Former President Goodluck Jonathan has called on Africans to elect only leaders who will respect the laws of the land.
Jonathan, the ECOWAS special envoy, made the call while officially opening the second annual retreat for special envoys and high officials representing Regional Economic Communities (RECs) on Constitutional Transitions and Unconstitutional Changes of Governments, organised by the International Institute for Democracy and Electoral Assistance (International IDEA) in collaboration with ECOWAS.
“I believe that we need to elect leaders who will respect their laws. If our leaders – Presidents, Prime Ministers, the parliament and the judiciary – would respect our laws, I believe that 70 per cent of our problems would be solved,” he said.
While commending the organisers for the summit, he enjoined them to get leaders involved, stressing that: “I have always said that for us to move forward, key political leaders need to be involved.
“Sometimes, these conversations are very brilliant but how do we make sure it works? It is like the debate between having strong institutions and having a strong man. No matter how strong the institutions are, there are some kind of characters that trample on the institutions and nothing will happen.
“So, we need somebody who means well for the people, and who can make strong institutions work. There will be two forces jamming; the force of the president and the force of the head of an institution and the head of an institution can not stand the president, especially in African countries.”
He urged the organisers to bring African presidents and other leaders together to make key decisions on how to bring inclusivity to their governance process.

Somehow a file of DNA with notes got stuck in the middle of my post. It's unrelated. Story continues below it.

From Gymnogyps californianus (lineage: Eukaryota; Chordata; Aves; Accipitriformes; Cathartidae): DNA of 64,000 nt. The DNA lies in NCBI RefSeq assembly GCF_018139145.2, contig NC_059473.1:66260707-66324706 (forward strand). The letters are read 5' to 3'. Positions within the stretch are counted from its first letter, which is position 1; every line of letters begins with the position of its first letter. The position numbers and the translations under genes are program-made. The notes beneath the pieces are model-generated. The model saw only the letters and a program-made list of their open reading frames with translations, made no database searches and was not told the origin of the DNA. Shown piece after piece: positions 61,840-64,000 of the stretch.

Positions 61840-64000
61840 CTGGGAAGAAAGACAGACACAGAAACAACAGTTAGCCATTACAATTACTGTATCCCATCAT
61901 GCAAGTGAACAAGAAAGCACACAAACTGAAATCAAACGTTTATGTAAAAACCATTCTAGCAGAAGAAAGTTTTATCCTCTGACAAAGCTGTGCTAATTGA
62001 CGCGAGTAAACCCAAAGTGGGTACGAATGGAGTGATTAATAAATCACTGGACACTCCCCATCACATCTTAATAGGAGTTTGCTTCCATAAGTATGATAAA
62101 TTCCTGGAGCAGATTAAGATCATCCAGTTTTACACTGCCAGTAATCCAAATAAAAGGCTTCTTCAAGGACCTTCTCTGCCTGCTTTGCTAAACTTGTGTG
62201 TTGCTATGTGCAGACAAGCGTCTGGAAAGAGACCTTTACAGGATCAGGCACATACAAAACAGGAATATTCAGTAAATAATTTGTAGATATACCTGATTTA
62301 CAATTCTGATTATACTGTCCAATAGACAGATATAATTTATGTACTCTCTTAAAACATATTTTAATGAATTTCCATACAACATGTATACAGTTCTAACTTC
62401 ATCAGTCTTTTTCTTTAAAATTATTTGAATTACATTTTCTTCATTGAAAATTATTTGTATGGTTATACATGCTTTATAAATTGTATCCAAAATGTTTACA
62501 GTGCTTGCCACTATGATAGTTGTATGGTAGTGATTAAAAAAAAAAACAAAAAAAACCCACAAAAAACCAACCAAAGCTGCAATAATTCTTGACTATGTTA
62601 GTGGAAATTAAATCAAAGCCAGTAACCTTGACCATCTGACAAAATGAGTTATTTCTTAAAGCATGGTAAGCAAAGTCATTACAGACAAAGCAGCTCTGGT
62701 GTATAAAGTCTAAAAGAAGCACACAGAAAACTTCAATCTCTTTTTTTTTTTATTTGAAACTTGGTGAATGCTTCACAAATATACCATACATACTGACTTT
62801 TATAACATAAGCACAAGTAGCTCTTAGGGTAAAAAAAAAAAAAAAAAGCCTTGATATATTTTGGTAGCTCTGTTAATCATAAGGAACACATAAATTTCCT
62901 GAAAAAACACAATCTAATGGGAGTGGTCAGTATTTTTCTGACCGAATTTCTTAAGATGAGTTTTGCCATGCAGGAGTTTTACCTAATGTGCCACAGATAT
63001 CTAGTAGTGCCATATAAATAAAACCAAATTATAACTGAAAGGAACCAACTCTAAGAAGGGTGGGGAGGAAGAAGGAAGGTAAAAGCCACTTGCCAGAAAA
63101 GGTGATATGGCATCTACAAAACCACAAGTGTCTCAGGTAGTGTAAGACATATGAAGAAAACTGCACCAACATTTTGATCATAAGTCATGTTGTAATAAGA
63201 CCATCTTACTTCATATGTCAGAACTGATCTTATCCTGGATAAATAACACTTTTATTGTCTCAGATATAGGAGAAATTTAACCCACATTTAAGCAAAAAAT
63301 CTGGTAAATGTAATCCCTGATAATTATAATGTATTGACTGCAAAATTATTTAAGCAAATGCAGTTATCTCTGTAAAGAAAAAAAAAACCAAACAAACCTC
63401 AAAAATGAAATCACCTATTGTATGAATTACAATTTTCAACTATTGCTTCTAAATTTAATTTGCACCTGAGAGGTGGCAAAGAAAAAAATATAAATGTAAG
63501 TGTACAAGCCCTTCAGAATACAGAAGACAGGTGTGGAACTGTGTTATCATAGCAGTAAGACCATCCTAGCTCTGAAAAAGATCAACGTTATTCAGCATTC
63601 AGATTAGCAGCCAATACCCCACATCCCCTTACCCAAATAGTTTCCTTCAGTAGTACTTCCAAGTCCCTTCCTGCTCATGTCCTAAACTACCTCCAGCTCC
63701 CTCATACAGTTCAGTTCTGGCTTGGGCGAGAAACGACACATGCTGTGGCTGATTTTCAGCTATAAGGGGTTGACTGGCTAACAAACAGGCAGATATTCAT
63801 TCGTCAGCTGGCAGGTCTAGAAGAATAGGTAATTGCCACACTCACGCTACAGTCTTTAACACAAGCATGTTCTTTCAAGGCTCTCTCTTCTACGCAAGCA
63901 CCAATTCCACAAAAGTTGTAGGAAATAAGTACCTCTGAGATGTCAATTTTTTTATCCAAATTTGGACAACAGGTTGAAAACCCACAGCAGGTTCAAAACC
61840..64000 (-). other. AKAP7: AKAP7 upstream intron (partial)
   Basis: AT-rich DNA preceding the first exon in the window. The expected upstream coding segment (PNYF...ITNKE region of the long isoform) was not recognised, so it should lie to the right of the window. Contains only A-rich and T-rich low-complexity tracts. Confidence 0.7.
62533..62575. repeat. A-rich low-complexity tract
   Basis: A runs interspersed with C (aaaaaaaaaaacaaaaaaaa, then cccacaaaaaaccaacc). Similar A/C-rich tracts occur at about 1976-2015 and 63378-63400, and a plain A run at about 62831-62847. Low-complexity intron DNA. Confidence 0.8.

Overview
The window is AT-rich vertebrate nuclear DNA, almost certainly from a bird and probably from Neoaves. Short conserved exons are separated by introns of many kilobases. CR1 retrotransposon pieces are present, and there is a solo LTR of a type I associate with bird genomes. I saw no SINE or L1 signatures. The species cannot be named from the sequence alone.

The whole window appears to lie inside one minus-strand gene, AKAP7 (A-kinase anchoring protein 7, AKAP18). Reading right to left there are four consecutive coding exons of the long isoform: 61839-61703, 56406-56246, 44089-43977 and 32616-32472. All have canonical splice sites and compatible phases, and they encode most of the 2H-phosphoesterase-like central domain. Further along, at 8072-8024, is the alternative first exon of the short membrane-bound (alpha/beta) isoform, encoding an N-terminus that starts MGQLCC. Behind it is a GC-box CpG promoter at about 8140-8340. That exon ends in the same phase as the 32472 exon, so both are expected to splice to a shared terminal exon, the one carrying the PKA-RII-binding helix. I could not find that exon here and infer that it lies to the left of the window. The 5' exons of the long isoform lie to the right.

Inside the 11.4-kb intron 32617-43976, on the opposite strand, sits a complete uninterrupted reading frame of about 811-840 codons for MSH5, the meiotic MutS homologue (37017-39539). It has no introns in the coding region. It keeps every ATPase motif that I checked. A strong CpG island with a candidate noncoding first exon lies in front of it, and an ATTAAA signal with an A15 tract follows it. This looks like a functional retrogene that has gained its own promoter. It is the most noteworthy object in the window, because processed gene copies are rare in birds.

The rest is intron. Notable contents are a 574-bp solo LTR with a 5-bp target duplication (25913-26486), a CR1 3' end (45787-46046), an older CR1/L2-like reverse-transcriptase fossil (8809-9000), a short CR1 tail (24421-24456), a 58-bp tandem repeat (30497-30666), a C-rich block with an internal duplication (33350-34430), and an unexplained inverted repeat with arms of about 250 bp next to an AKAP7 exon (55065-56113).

Jonathan said the theme of the event was timely given the pace of rising insecurity, mounting social tension, and the number of unconstitutional transitions and unconstitutional changes of governments in Africa.
He expressed optimism that concrete and actionable recommendations would be generated from the retreat to respond in a sustainable and inclusive manner to these complex situations.
While emphasizing the need to sustain democracy in Africa, he said: “I have always said that there is a strong connection between democracy and development, hence the need to deepen democracy, make it more inclusive and strengthen the institutions of governance, towards building a stable and prosperous society.
“A dialogue on inclusivity should explore the process through which RECs and Special Envoys are responding to constitutional transitions and Unconstitutional changes of governments, and the need to strengthen structures for credible elections, peace mediations and good governance.”
In his remark, Dr Kevin Casas-Zamora, Secretary-General of International IDEA, said the key finding emanating from the organisation’s signature publication, the Global State of Democracy Report which assesses democratic performance in 173 countries shows that this is the sixth consecutive year of democratic deterioration globally, the longest such sequence since our records started in 1975.
“Over two-thirds of the world’s population now lives in non-democratic regimes or in countries where democracy is visibly retreating. Our report documents the considerable pressures faced by democratic governments everywhere: rising populism; declining trust in institutions; runaway polarization; unmet social expectations; pressing environmental challenges; and an increasingly toxic information environment.
“We document in our report the visible rise in unconstitutional changes of government, particularly in West Africa; the increase in violence in so many places in the continent, including, in tragical fashion, in Sudan; and the problematic presence everywhere of an increasingly naked geopolitical competition and of widespread dissatisfaction with the workings of democracy,” he said.